Strategies for Nurturing Customers in a World of Churn
– Anne Janzer – 2015
Some products are being replaced by services.
It is important to understand which wants or needs people are trying to fill with your product. Do they care about the product or the result? Not all products should be replaced with services, but it is important to understand how your business could be disrupted.
For example, do homeowners want to buy a lawnmower or do they simply want short grass? Do they want a car or transportation? Do they want a DVD or a movie-watching experience? These questions are answered when customers use a landscaper, get in an Uber or turn on Netflix.
Business, Commerce, Product
Question: What products could be disrupted by services?
Word of Mouse:
101+ Trends in How We Buy, Sell, Live, Learn, Work, and Play
– Marc Ostrofsky – 2013
Our brick and mortar shopping habits are influenced by the internet.
We can now conduct research before we shop at a physical store as well as while we are walking the aisles. Online reviews, price comparisons, and Google maps can each have an impact on where we shop both on and off-line.
Business, Commerce, Marketing, Technology
Question: How do you use the internet while shopping at physical stores?
– Sophia Amoruso – 2015
Think about the shopping experience from the customer’s point of view.
When designing an e-commerce store, or any type of business, it is a good idea to look at the user experience by putting yourself in the user’s shoes. Understanding what they care about and how they interact with your business can help you make a better product.
Question: How can you look at your website from the customer’s point of view? What do they care about?
How to Grow When Markets Don’t
– Adrian Slywotzky, Richard Wise, Karl Weber – 2003
Sell your customers new things.
We all know our customers will be buying something else, at some point, and we may as well sell it to them. You have already crossed one hurdle: they know and trust you enough to become a customer. If you sell a specific product, you could start selling additional related items—additional products that complement your current offering—or start selling services as well. A paint store could start offering paint brushes, painting services, or other household items. You can use your own team or partner with someone else to gain maximum profit from the valuable resource you already have, your current customer.
Business, Commerce, Marketing
Question: What items would your customers want that you are not selling them now?
Location is (Still) Everything:
The Surprising Influence of the Real World on How We Search, Shop, and Sell in the Virtual One
– David R. Bell – 2014
How we shop online is influenced by our location.
The types of searches we do or items we purchase are influenced by our local culture, options, prices, trends, and norms. Even if the web appeared the same for everyone, everywhere, how we use it depends on where we are. This includes what products we end up purchasing, where we get them and how they are discovered.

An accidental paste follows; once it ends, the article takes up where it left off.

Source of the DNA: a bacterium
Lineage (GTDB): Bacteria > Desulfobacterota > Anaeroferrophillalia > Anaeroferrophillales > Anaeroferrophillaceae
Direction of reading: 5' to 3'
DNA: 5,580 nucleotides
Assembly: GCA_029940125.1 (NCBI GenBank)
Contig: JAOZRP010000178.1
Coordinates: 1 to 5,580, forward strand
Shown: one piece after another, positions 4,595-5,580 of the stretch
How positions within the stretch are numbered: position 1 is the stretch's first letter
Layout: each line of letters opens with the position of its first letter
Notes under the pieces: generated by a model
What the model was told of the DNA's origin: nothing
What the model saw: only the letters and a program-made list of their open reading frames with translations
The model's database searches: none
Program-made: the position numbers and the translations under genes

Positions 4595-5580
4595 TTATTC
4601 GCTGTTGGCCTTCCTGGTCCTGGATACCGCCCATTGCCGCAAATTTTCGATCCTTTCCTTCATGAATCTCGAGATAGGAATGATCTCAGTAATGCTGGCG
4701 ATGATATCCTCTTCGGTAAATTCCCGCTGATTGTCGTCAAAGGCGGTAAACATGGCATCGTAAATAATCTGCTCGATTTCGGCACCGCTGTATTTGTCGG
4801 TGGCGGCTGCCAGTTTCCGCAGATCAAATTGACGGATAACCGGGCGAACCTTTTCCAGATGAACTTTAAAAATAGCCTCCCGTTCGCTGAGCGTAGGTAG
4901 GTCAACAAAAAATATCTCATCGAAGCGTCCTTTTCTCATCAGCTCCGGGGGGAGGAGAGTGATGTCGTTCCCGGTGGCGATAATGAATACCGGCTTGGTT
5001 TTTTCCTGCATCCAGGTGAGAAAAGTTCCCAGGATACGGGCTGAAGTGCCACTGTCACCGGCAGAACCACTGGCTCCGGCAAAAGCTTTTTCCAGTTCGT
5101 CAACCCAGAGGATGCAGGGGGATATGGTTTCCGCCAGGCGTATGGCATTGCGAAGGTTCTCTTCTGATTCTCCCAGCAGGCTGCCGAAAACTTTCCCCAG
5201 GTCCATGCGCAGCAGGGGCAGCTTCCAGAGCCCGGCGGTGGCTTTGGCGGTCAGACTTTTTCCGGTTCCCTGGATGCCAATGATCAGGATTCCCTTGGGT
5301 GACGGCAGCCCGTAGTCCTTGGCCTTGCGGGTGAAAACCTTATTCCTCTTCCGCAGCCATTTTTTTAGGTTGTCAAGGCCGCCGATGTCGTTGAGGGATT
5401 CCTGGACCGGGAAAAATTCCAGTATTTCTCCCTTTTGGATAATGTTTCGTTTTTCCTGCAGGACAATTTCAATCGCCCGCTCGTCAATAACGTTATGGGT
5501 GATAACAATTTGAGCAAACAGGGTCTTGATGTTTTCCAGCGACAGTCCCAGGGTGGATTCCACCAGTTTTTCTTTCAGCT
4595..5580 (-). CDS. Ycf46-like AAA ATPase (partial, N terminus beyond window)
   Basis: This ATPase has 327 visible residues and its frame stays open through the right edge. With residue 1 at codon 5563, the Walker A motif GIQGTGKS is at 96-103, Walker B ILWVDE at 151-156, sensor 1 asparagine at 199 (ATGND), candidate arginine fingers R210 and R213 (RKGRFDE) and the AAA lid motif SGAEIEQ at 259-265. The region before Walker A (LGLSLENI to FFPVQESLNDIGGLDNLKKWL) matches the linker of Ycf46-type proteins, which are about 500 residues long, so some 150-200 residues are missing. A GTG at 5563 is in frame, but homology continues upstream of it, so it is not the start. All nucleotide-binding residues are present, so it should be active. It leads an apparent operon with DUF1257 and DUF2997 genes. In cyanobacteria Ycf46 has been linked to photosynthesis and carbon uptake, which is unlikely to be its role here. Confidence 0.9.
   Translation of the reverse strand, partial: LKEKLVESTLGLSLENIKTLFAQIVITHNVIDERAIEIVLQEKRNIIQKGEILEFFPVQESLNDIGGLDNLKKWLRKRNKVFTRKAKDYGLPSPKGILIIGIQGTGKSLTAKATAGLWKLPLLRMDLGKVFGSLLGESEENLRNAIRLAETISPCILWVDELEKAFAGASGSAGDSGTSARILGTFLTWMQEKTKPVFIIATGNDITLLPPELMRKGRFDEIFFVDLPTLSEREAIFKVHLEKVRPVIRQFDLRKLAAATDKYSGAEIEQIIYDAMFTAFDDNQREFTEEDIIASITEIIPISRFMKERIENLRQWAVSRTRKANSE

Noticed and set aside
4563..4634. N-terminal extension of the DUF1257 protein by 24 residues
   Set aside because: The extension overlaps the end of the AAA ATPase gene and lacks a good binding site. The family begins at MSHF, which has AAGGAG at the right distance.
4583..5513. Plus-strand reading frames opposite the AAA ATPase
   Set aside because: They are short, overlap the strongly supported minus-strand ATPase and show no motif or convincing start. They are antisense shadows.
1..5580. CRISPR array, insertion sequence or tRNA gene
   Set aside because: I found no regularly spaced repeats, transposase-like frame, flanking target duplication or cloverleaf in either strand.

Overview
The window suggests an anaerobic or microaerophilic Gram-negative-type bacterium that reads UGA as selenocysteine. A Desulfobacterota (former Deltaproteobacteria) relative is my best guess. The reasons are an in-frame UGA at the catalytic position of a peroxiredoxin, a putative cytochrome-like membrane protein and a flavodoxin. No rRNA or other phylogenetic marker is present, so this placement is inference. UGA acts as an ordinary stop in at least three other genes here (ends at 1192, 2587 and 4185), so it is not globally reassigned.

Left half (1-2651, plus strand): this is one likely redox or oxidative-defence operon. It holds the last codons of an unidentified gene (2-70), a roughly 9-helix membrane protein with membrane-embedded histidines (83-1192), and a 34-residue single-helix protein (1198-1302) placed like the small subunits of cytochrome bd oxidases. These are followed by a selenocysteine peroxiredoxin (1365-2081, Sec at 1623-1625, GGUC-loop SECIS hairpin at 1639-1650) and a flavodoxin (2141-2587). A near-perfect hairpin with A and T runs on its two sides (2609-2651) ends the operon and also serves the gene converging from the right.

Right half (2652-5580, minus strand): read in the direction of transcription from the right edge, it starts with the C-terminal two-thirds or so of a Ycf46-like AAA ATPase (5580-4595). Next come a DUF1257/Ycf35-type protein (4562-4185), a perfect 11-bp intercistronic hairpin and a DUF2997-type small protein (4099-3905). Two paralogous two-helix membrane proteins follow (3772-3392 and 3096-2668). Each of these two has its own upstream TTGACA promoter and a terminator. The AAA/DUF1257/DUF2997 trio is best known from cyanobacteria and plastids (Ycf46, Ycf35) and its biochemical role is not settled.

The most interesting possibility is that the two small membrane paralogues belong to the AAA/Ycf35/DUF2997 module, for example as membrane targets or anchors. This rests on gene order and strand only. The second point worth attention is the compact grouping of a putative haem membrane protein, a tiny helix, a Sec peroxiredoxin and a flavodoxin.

Question: What are some examples of online shopping that are influenced by location?
What We Buy and Who We Are
– Rob Walker – 2008
Our personal identity affects what we purchase.
Adidas shoes, organic products, BMW cars and leather jackets are all products that send a signal to those around us. We may want to project a certain image or convey our personal identity and this can influence the type and brands of products we choose to buy.
Business, Commerce, Economics, Psychology
Question: What do you buy that is influenced by your identity?
The New Industrial Revolution
– Chris Anderson – 2012
Bits are easily transferable at a low cost and soon we may be able to do this with atoms as well.
The maker movement is being catapulted by 3D printing, services such as Kickstarter, and access to more sensors and components because of cell phone manufacturers. It may be possible to convert some products that were traditionally atom based to becoming bit based, thereby increasing the number of people that can consume these items by providing them at a much lower cost. MP3s and digital videos eliminated much of the market for atom-based CDs and DVDs. More of this type of transition is on the way.
Business, Future, Technology, Commerce
Question: What businesses have been transformed by moving atoms to bits?
Why We Buy:
The Science of Shopping
– Paco Underhill – 1999
Make it easy for customers to buy more items from you.
If grocery stores had a few shopping carts placed around the store, you would not see people walking around with their hands full of items with no way to buy more.
Business, Commerce, Product
Question: How can you encourage your customers to buy more products from you?
100 Ways to Persuade and Convince Consumers with Neuromarketing
– Roger Dooley – 2014
Remove the pain of purchasing and people will buy more.
The easier you make it for your target audience to buy from you and reduce negative associations with paying, the more you will sell.
Business, Commerce, Product, Psychology
Question: What are some purchasing pain points that companies have eliminated in the past? What else can be eliminated?